Our NEFL family: Romeo, NE17, NE18, & Juliet
Romeo & Juliet October 18, 2016



ROMEO: Species: Haliaeetus leucocephalus, Bald Eagle  •  Born: Unknown   •  Gender: Male

JULIET: Species: Haliaeetus leucocephalus, Bald Eagle  •  Born: Unknown   •  Gender: Female

SAMSON: Species: Haliaeetus leucocephalus, Bald Eagle  •  Born: Dec. 23, 2013   •  Gender: Male

GABRIELLE: Species: Haliaeetus leucocephalus, Bald Eagle  •  Born: Unknown   •  Gender: Female

HAIL AND FAIRWELL – Changing of the Guard

As our viewers will remember, since 2008 Gretchen Butler has been carefully keeping records of this Bald Eagle nest, located in Northeastern Florida. The pattern of life in the Hamlet was predictable, with resident eagles, Romeo & Juliet, returning in early Fall to begin a new season, lay their eggs and raise eaglets to fledge. At the same time, they protected their nest from all intruders, keeping eggs and eaglets safe. They maintained an unprecedented 100% success rate over 10 seasons, raising 19 eaglets.

However, the 2018-2019 season was very different, as several large mature eagles disturbed the peace and tranquility of this nest. The expectations of the season ended in heartache as Juliet returned to the nest with an injury and was subsequently driven from the nest by a rival just days before the eggs were to hatch, leaving Romeo to do the work of two. When an egg hatched on Christmas Day 2018, a female eagle following Romeo to the nest swooped down and took the hatchling. The following day, Romeo left the area and neither Romeo nor Juliet has been seen since.


Eventually, a male eagle began appearing with regularity, and was subsequently identified as Samson, an offspring of Romeo & Juliet from the 2013 nesting season. Different female eagles appeared at various times, sometimes with Samson; sometimes alone. One very vocal yet peaceful eagle in particular appeared to have his attention more than others, and she was initially called A2. By photo comparison, it was determined A2 was not the eagle that took the hatchling.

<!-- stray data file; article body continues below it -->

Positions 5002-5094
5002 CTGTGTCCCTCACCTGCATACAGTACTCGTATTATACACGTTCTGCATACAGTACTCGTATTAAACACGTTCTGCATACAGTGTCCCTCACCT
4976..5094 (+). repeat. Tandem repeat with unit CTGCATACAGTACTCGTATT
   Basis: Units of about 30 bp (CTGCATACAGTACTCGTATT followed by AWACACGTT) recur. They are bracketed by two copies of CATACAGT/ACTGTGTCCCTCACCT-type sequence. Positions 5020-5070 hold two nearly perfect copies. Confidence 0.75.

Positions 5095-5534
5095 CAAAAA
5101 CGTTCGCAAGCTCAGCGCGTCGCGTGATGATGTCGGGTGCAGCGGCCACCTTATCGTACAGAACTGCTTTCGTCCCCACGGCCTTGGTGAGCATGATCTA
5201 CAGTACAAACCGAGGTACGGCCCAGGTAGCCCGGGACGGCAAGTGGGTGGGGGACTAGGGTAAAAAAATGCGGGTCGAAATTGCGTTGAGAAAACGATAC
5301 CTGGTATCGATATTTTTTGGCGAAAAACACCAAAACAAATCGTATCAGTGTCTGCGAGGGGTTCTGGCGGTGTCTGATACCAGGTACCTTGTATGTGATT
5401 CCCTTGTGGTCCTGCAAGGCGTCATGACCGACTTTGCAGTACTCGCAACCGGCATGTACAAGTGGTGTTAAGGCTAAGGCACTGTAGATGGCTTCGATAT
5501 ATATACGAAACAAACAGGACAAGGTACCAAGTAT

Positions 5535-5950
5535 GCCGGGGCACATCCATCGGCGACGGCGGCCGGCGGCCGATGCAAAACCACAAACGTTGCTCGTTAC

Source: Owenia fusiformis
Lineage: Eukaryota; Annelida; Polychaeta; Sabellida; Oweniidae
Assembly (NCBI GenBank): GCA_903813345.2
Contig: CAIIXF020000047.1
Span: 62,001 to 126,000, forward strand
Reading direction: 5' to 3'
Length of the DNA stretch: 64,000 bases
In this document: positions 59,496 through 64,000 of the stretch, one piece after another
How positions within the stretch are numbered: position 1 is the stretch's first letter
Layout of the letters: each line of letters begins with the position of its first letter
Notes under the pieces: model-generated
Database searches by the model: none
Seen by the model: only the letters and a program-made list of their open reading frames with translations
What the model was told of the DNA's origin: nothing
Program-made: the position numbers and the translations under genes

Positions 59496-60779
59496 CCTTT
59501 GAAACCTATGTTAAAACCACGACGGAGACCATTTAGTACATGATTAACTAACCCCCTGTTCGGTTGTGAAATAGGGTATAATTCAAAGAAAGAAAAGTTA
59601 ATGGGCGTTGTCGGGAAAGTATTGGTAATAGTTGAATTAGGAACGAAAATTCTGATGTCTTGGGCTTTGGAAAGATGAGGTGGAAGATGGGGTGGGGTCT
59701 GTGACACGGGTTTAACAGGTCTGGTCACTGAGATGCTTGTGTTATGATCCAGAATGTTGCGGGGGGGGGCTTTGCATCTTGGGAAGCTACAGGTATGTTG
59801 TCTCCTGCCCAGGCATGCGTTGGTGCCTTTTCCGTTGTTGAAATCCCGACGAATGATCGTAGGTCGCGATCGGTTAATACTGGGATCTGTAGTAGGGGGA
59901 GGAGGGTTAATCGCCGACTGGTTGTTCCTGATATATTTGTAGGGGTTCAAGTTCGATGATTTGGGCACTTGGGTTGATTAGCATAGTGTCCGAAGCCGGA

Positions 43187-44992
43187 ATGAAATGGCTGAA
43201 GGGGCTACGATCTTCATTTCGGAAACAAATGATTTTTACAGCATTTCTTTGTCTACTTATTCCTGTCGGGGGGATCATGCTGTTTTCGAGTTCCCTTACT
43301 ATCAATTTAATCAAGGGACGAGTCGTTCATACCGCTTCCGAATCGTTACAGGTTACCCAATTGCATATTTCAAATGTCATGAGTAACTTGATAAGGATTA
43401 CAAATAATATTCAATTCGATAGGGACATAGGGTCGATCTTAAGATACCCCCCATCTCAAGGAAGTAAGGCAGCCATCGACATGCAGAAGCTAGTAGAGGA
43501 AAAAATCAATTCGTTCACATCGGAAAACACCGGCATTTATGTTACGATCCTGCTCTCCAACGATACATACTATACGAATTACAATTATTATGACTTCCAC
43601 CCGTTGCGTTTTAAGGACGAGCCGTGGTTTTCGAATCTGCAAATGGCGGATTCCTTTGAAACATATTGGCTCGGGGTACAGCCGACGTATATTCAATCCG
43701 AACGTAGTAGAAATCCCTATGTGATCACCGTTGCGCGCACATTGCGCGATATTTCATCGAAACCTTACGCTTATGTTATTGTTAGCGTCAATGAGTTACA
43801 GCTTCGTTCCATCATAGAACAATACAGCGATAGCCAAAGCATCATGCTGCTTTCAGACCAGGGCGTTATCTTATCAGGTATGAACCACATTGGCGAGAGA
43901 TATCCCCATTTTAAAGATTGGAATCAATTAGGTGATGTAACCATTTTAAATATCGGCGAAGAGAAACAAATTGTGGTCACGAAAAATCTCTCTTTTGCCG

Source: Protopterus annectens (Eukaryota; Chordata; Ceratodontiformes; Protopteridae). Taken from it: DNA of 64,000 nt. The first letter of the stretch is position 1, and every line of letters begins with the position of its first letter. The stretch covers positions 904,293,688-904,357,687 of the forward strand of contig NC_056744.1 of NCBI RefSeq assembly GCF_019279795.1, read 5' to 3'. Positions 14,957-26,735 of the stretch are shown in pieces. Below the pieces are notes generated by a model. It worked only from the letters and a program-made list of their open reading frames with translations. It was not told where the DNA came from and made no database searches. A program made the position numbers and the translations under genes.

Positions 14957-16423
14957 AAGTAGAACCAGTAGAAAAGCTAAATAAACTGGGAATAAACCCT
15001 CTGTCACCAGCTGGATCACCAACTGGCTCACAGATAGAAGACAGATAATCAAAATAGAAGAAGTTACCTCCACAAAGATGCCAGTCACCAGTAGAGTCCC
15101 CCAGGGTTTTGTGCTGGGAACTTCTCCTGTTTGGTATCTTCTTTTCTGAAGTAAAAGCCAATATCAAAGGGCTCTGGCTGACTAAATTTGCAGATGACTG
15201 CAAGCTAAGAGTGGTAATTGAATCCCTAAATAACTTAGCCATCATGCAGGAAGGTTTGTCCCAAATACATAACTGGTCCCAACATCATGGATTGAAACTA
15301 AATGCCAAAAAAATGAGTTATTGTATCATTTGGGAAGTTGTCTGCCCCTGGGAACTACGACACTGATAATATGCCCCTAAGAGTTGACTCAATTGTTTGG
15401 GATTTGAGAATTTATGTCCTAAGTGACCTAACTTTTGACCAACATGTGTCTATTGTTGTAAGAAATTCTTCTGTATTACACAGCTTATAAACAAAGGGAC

In the 2019-2020 season, the NEFL team was given the honor of naming A2, and they chose “Gabrielle.”

Update 1-17-20: Samson and Gabrielle are now a bonded pair and have claimed ownership of the NEFL nest. On January 13, 2020, Gabrielle laid her first egg, NE22, and on January 16th the second egg, NE23 was laid! We look forward to the new season ahead!


Romeo and Juliet are a pair of wild Eagles who lived in Northeast Florida. Since 2008 the returned to the same nest, located 80′ above the ground in a Long-leaf pine tree. Each new year, they completed a new cycle of nestorations, egg laying, and raising their offspring. The nest is sizable, likely weighing close to a ton.

Romeo and Juliet were dedicated parents. They typically laid and hatched two eggs annually and helped their Eaglets successfully fledge. Food was always plentiful

In late August or early September, the eagle pair typically returned to this nest to begin their nesting cycle, which included bonding, mating, nestorations, egg-laying, incubation, hatching, and raising their brood until their youngsters fledge and are able to fend for themselves.